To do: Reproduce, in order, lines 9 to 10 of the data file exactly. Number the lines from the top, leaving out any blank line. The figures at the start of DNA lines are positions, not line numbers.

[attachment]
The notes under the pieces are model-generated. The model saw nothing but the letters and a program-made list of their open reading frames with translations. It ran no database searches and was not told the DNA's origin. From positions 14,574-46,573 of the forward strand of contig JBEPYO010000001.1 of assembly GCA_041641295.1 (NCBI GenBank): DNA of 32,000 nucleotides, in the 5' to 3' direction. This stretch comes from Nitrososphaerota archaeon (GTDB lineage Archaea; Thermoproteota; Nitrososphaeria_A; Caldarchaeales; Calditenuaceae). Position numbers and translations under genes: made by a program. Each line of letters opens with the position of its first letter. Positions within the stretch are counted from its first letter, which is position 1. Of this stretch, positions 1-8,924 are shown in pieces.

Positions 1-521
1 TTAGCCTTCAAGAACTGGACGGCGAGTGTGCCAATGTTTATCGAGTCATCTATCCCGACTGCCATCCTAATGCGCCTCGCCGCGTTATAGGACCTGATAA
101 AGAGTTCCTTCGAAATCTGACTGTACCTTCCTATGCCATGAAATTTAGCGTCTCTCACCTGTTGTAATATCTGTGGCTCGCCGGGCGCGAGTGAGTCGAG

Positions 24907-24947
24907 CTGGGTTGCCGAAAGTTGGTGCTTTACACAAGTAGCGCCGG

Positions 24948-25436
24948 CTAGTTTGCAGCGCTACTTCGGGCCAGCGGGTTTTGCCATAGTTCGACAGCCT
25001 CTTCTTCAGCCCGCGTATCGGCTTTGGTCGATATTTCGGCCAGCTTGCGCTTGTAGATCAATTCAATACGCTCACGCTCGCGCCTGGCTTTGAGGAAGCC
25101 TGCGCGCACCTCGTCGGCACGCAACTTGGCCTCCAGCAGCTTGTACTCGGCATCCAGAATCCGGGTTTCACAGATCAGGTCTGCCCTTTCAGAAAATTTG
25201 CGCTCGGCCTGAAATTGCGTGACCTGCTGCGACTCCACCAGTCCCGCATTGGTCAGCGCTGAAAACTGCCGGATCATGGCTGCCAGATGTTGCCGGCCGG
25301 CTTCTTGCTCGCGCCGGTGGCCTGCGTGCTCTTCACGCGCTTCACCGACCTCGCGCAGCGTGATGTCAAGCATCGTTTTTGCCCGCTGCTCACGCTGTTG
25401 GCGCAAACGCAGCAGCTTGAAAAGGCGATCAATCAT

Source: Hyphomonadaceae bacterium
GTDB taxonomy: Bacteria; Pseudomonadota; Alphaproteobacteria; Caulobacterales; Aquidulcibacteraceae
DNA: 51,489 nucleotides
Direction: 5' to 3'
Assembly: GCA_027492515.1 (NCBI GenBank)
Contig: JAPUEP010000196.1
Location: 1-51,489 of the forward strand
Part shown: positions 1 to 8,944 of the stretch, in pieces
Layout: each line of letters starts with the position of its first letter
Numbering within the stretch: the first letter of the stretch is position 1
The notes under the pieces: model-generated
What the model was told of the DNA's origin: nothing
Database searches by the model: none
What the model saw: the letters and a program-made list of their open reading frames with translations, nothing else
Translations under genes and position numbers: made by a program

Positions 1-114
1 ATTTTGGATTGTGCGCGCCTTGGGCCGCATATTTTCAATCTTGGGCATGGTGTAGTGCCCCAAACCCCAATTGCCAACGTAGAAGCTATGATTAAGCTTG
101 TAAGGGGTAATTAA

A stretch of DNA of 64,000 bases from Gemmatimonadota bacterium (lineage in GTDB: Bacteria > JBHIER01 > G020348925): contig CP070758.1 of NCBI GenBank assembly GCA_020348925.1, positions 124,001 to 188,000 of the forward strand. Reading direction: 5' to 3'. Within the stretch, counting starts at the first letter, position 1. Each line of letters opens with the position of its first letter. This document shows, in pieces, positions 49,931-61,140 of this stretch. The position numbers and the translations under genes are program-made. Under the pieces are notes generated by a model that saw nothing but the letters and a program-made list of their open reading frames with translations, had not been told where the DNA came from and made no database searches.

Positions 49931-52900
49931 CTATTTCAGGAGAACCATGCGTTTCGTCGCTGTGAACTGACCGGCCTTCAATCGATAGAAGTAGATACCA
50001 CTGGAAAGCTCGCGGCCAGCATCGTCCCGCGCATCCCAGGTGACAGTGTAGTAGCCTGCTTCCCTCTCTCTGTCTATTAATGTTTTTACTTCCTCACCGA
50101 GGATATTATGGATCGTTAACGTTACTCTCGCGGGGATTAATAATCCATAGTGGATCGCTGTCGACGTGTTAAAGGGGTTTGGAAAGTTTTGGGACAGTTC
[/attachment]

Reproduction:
25001 CTTCTTCAGCCCGCGTATCGGCTTTGGTCGATATTTCGGCCAGCTTGCGCTTGTAGATCAATTCAATACGCTCACGCTCGCGCCTGGCTTTGAGGAAGCC
25101 TGCGCGCACCTCGTCGGCACGCAACTTGGCCTCCAGCAGCTTGTACTCGGCATCCAGAATCCGGGTTTCACAGATCAGGTCTGCCCTTTCAGAAAATTTG